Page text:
A military court in Almaty acquitted on November 15 the soldier who had been accused of the killing of four-year-old Aikorkem Meldekhan. Aikorkem was shot and killed on 7 January 2022 while in her father’s car in Almaty. That day, Tokayev said publicly he had given the order to shoot to kill without warning. She was the youngest of the 238 victims of Qandy Qantar (Kazakh for “Bloody January”, the violent repression of urban protests across the country). The prosecutor had asked for a seven-year sentence for “abuse of power”. Both the prosecutor’s office and the Meldekhan family lawyer said they would seek to appeal the decision.
At a court hearing in Astana on November 17, the prosecutor asked for a 10-year sentence for Marat Zhylanbayev, an activist, who is on trial for “financing an extremist organization”. Human Rights Watch previously published a statement calling for the release of 60-year-old Zhylanbayev, a leader of the unregistered Alga, Kazakhstan! opposition party. The accusation against him concerns two bank transfers to activists of the banned “Democratic Choice of Kazakhstan” movement.
Amin Yeleusinov, a trade union activist in the western region of Mangistau, was arrested for 15 days on November 7. He was accused of “planning to hold an unsanctioned rally”. Workers and trade unionists called for his immediate release and said his detention was unconstitutional.
On November 11, a court in Shymkent dismissed a case of slander against a journalist, who had been sued by the local deputy head of police. Marina Nizovkina, the journalist, published a video appeal to Tokayev, as she said she feared for her safety. ““I’m afraid to go home late from work in the evening, I’m afraid to drive my car,” she said.
In another case against the media, a court in Almaty imposed a 103,500 tenge (around $220) fine on the local service of Radio Free Europe/Radio Liberty (RFERL) on November 15 for “disseminating false information”. RFERL was sued by a Shymkent resident for having written that the Collective Security Treaty Organization (CSTO), a military alliance, was “led by Russia”.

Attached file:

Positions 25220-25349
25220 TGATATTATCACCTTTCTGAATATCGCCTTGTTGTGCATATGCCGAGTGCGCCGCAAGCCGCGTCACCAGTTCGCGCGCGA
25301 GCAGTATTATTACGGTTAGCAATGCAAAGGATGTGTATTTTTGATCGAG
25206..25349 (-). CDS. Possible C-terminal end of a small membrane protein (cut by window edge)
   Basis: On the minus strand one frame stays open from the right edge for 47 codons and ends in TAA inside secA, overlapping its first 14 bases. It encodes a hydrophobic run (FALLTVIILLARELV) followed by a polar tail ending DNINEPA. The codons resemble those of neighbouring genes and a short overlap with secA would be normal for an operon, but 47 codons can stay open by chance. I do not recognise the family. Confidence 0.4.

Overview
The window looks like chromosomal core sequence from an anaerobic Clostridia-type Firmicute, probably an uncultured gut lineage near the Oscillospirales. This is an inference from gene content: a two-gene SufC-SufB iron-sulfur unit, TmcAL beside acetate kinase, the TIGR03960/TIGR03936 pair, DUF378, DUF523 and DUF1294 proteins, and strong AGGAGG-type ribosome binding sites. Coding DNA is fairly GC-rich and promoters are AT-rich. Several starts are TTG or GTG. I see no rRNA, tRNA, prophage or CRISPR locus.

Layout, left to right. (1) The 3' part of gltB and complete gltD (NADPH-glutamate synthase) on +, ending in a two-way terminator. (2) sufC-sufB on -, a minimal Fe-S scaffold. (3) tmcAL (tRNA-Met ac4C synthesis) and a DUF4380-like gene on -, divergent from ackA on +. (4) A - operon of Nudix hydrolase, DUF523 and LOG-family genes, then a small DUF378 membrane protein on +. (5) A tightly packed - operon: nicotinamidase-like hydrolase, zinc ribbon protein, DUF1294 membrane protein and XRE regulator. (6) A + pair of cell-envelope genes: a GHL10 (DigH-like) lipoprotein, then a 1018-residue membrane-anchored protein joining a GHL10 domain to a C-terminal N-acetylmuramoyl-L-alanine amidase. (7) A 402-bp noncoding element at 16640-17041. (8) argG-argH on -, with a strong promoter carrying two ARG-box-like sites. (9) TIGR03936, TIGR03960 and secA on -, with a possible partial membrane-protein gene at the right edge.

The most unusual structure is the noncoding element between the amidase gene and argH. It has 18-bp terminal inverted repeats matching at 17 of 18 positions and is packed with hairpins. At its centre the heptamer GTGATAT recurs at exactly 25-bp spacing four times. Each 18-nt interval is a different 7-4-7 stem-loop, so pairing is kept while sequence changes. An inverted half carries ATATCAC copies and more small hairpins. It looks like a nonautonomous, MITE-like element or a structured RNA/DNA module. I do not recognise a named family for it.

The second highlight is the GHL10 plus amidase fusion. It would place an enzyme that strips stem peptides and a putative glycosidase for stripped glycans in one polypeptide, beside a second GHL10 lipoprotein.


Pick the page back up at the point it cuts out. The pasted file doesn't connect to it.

Kazakhstan will maintain the +7 country calling code it shares with Russia, the ministry of digitalization told Vlast on November 15. In 2021, the government had successfully reserved +997, but plans to implement the new code fell through. The ministry said that the switch was hindered by financial and technical issues.
On November 15, on the 30th anniversary since its first issue, Kazakhstan’s Central Bank unveiled a new series of tenge banknotes. Kazakhstan introduced the tenge in 1993 after an abrupt decision by Russia’s Central Bank dismantled the ruble zone, which had survived the fall of the Soviet Union in 1991.
The General Prosecutor’s Office said on November 13 it would use artificial intelligence to find and recover assets that had been illegally withdrawn. Since early 2022, the government has said it aims to repatriate assets that were offshored illegally. So far, it claims to have recovered more than $2 billion, but it has yet to disclose in full the details about the returned assets and its owners.
Note: This edition covers the three weeks between October 28 and November 17.